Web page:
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What’s Up, Constantine Maroulis? The Tony Nominee on Going Back to the Eighties and the Role He Would Cut His Hair to Play

What’s Up, Constantine Maroulis? The Tony Nominee on Going Back to the Eighties and the Role He Would Cut His Hair to Play
Constantine Maroulis
'I grew up fronting garage bands and writing original music, but I was also a theater geek .'

The 1980s have been very good to Constantine Maroulis: After making his Broadway debut in The Wedding Singer, the American Idol finalist received a 2009 Tony nomination (and Star of the Year honors!) for his performance as Drew in Rock of Ages. Now he’s getting back in touch with his inner headbanger in a six-week engagement headlining Back to the Eighties at the Canal Room. Maroulis recently talked about his new gig, plus the short-lived revival of Jekyll & Hyde, a possible Broadway return, and the joys of fathering Malena, his daughter with former Rock co-star Angel Reed.

Give us a preview of what’s happening downtown at the Canal Room. How did you get involved with Back to the Eighties?
Everybody associates me with the ’80s because of the Broadway shows I’ve done, and [Canal Room owner] Marcus [Linial] asked me to help expand the long running party he has on Saturday nights. The late show gets pretty crazy, so we’ve added an 8 o’clock show for all ages. We do songs from Rock of Ages and a Bon Jovi medley; I talk about how all the rock ballads of the ’80s were written in the key of G, and go through everything from Guns N’ Roses to Skid Row to U2. I’m having a great time.

Is it freeing to sing in a club rather than play a character on stage?
I’ve always had this duality: I grew up fronting garage bands and writing original music, but I was also a theater geek who did shows in high school and at Boston Conservatory. Right now, it’s great to be back in a club. I love the energy and I love showcasing the other musicians. I see a lot of potential with this as a national act. There are a lot of ’80s tribute band out there, but they don’t have me!

You got some good reviews last season in Jekyll & Hyde, but the revival did not. What’s your feeling about that experience now?
I knew what I was getting into from day one. I had been working on The Toxic Avenger out of town and we planned to bring it to Broadway, but when the Nederlanders offer you the title role in an iconic show like [Jekyll & Hyde], how do you pass it up? The team was amazing: [director] Jeff Calhoun was going to strip down the show; Deborah Cox was on board [as Lucy]. We did tremendous business on the road, but I knew there would be challenges coming in [to Broadway]. The season was filled with upbeat, family-friendly shows, and we had this dark, over-the-top rock piece with people singing their faces off.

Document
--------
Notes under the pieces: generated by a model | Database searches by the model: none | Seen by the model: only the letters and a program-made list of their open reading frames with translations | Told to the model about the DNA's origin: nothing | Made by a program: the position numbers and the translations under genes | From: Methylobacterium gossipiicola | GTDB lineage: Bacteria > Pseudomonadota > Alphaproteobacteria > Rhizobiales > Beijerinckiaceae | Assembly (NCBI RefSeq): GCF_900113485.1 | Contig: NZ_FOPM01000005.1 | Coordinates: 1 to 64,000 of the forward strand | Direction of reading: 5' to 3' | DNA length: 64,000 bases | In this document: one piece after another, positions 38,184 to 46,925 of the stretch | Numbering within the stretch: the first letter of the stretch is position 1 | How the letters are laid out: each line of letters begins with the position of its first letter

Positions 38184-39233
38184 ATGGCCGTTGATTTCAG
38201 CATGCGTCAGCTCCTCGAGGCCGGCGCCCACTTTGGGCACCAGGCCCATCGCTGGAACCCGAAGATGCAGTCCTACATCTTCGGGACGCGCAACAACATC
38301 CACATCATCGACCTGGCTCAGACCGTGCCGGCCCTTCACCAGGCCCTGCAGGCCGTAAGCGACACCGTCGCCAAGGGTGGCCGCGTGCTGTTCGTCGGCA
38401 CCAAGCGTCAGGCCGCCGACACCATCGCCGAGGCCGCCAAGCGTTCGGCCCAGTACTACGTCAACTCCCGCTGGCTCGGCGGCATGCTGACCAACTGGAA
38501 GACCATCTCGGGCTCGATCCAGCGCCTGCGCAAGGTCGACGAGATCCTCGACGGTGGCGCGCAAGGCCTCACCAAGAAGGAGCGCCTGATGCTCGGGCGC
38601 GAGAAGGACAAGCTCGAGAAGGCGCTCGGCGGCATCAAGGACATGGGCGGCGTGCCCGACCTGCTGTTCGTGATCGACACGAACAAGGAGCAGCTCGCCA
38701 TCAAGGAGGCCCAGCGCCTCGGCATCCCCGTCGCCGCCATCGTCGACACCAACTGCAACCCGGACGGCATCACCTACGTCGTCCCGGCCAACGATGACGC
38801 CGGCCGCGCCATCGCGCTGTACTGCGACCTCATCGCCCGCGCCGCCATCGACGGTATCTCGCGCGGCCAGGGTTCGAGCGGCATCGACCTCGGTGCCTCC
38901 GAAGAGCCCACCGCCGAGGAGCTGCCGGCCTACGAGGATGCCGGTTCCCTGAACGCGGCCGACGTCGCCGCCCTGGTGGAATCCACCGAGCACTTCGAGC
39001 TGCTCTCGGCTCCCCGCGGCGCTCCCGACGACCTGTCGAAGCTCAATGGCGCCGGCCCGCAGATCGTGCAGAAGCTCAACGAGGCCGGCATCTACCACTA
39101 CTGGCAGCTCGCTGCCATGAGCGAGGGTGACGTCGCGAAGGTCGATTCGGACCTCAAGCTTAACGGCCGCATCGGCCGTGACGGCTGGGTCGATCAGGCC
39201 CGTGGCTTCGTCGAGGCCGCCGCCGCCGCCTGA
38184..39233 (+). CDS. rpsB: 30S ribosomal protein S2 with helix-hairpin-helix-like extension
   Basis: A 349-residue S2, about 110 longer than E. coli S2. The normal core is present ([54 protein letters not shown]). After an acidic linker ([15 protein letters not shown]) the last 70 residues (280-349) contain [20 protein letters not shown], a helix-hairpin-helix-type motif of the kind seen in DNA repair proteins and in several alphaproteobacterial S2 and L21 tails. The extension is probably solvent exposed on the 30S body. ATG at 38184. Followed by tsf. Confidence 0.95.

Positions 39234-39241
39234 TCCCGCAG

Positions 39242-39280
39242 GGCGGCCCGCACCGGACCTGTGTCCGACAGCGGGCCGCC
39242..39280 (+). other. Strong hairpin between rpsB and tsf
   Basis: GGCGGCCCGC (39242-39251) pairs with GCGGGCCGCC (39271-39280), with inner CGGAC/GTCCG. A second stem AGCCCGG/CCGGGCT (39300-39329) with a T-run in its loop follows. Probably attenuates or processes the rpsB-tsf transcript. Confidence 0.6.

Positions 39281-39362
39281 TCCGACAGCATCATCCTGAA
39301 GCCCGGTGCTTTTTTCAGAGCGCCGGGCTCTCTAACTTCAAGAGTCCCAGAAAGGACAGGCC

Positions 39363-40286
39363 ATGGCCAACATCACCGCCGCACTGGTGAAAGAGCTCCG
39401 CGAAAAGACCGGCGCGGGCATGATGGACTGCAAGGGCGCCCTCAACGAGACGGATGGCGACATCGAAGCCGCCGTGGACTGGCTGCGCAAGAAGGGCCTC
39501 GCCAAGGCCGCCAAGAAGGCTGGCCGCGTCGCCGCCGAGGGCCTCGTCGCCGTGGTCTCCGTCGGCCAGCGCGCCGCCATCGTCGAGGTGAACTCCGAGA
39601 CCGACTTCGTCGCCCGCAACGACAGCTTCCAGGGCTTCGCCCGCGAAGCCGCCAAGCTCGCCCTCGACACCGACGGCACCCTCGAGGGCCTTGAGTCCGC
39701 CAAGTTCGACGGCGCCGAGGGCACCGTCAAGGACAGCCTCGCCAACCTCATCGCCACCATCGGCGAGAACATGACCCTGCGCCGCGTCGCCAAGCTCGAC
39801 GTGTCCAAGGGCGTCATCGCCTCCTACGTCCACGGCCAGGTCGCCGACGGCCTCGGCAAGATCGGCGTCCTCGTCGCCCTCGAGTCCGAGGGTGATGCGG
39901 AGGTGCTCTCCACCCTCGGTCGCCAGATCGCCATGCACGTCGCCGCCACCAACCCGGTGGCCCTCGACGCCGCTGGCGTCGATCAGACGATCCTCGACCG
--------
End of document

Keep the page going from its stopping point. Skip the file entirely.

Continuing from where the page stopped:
Frank Wildhorn has a tough time with the critics.
I love Frank. He’s a tremendous writer—a guy who grew up playing in bands, like me, and kind of fell into musical theater. I think Frank has a big target on his head because he’s had a lot of success. The community had their claws out for us a little bit, but I’m very proud of my work on the show.

You mentioned The Toxic Avenger, and you’ve done readings of a musical set to Air Supply songs [Lost in Love] and one called Pump Up the Volume. What’s next for you on the New York stage?
I’m very much focused on The Toxic Avenger, helping to put the right people together. We have a lot of money committed for the show to come to Broadway, and I would love to see it happen as early as this spring! It’s got great songs and a very funny script; if a few things fall into place, we could really surprise people.

If I may be blunt, what would it take for you to cut your hair?
If someone wanted me to cut my hair for, let’s say, Cliff in Cabaret, I would do it tomorrow. No one would recognize me, which would be awesome—and sort of frightening, as well. I might need a wig stylist on call for auditions. I actually had a short-hair wig in Toxic Avenger that everyone thought was real. There’s a stigma involved in being the guy with the hair from American Idol, but I wouldn’t trade my experience on that for anything.

Now it seems like every Idol alum wants to do Broadway—and you’re the one with the Tony nomination.
It’s not a surprise to me that people who have been on singing shows end up on Broadway. A lot of us grew up with big voices and then got involved in theater. For me, theater is not a last resort, it’s the ultimate art form.

We ran an adorable photo of you and your two-and-a-half-year-old daughter, Malena, at a recent Little Mermaid screening. What’s she like?
She took to that red carpet like she was Madonna’s daughter! [Laughs.] She’s a very bright little girl, very tall for her age. I grew up 20 miles outside the city in New Jersey, so she gets to spend a lot of time with her Greek grandparents, her Yaya and her Papu. She’s amazing. I think we have a future ballerina or musical theater actress on our hands.

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